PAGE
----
That’s a Republican congressman, by the way, working on a bipartisan cause, having trouble getting an appropriate response from the Republican administration. The congressman’s difficulty raises questions, again, about how serious the DEA is — or more accurately, the DEA’s bosses are — about killer opioids in West Virginia.

Read more here.

The Washington Post

One small town, two drug companies and 12.3 million doses of opioids

Two of the nation’s biggest drug distributors shipped 12.3 million doses of powerful opioids to a single pharmacy in a tiny West Virginia town over an eight-year period, a congressional committee revealed Thursday.

The Family Discount Pharmacy in Mount Gay-Shamrock received the drugs from McKesson Corp. and Cardinal Health between 2006 and 2014, according to the House Energy and Commerce committee.

Read more here.


Drug executives to testify before Congress about their role in U.S. opioid crisis

Current and former executives with the pharmaceutical companies that are accused of flooding communities with powerful prescription painkillers have been summoned to testify before Congress about their role in the U.S. opioid epidemic.

The hearing, scheduled for May 8 before a House Energy and Commerce Committee oversight panel, has the potential to be a defining moment for the pharmaceutical industry, much like when tobacco executives were called to testify before Congress in 1994. The pharmaceutical executives are expected to face tough questions under oath about why their companies pumped so many highly addictive pain pills into West Virginia and other states, fueling what has become the deadliest drug crisis in U.S. history.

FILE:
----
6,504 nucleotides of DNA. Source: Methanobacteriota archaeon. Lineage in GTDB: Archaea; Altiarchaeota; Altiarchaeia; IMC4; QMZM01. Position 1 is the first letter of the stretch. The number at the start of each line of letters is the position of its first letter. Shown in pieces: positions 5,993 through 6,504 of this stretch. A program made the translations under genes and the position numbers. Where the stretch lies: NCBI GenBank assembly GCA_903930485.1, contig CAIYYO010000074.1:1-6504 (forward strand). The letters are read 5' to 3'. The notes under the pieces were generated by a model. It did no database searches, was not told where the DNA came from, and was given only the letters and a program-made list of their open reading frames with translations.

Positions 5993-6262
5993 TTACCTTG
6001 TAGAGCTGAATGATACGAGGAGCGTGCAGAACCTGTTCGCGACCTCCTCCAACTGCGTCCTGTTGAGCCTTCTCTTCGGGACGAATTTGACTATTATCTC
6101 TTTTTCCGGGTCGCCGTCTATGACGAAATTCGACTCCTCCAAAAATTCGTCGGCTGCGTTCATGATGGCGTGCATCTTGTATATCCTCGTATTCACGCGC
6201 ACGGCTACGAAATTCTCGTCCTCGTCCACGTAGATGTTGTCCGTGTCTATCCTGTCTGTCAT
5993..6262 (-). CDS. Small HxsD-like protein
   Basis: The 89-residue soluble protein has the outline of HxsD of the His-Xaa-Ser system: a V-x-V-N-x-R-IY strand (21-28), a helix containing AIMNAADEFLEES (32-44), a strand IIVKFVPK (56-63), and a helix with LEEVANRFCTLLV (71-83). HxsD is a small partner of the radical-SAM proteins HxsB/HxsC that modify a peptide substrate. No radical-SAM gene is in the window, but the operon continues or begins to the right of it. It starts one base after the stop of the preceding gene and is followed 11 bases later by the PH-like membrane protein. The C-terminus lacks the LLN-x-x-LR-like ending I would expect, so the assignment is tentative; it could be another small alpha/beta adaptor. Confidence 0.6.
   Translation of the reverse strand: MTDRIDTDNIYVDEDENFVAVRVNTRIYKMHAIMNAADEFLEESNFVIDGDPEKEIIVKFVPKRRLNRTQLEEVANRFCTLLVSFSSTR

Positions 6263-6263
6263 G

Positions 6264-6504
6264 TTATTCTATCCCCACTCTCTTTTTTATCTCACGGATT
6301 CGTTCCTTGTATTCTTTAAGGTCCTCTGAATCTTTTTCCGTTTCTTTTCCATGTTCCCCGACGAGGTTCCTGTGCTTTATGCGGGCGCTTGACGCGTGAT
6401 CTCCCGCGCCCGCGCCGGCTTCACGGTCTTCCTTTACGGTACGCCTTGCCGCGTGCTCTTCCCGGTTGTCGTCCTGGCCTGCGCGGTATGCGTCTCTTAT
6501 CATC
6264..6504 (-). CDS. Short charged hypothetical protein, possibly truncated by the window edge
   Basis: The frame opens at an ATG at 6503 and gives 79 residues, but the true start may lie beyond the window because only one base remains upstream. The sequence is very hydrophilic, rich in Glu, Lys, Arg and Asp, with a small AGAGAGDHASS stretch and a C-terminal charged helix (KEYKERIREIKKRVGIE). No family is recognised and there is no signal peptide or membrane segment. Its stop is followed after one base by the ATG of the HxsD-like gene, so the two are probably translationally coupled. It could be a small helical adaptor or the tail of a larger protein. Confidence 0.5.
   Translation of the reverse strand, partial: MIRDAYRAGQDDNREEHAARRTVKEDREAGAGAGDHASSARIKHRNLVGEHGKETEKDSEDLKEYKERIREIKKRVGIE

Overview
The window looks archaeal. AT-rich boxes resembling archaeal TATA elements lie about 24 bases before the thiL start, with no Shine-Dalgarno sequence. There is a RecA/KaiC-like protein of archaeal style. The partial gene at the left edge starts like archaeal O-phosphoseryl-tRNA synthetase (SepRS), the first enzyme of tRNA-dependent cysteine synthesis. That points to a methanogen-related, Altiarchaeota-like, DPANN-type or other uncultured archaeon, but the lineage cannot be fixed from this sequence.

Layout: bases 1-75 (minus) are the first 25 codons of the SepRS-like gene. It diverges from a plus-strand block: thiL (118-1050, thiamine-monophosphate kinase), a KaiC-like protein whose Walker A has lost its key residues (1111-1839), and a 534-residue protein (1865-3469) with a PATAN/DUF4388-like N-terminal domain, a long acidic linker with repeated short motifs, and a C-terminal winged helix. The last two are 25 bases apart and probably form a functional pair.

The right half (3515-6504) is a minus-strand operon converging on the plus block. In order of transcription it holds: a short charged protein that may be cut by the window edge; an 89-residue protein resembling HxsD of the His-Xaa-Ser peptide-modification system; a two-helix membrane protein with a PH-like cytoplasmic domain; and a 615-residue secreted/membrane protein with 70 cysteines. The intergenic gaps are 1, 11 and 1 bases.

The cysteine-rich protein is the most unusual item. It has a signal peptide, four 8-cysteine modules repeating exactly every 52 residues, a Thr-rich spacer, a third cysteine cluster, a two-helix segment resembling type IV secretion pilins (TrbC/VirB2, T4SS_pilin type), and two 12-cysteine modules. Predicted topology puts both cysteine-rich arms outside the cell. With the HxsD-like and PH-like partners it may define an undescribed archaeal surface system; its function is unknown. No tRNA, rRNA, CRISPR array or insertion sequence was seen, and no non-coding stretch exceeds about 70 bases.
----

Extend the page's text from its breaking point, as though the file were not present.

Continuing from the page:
Read more here.

U.S. Chamber of Commerce

Photo courtesy U.S. Chamber of Commerce

In March 2018,  House Energy and Commerce Committee Chairman Greg Walden (R-OR) delivered keynote remarks at the U.S. Chamber of Commerce, as part of a forum examining solutions to combat the opioid crisis.

More on the U.S. Chamber event here.

American Enterprise Institute

Photo courtesy of Aaron Clamage Photography © American Enterprise Institute

In November 2017, Energy and Commerce Committee Chairman Greg Walden (R-OR) joined the American Enterprise Institute (AEI) for a conversation on Congress’ efforts to combat the opioid crisis. Following the discussion, Chairman Walden stopped by AEI’s policy podcast, Banter.

To view the entire AEI event click here.

Hearst Television

On September 13, 2017, Hearst Television aired a live primetime one-hour special across its station group to address America’s opioid epidemic.  The special included a segment with Chairman Walden, who highlighted the committee’s ongoing investigations related to the opioid crisis.

Click the image to view the entire special.  Chairman Walden appears at 49:13.

Chairman Walden’s Sept. 2017 Op-Ed on the Opioid Crisis

“The effects are disastrous and heartbreaking. The reach is from coast to coast. The opioid crisis has truly reached epidemic proportions, fueled by dangerous new chemical versions and illicitly manufactured synthetic drugs. Scan the headlines on any given day and you’ll hear about a life gone too soon to addiction or about a raid that seized obscene quantities of prescription painkillers or illicit drugs.

“It is killing our friends, family members and neighbors in communities across the country.”

Read more in Morning Consult.

Visit for more information on our overall efforts to Combat the Opioid Crisis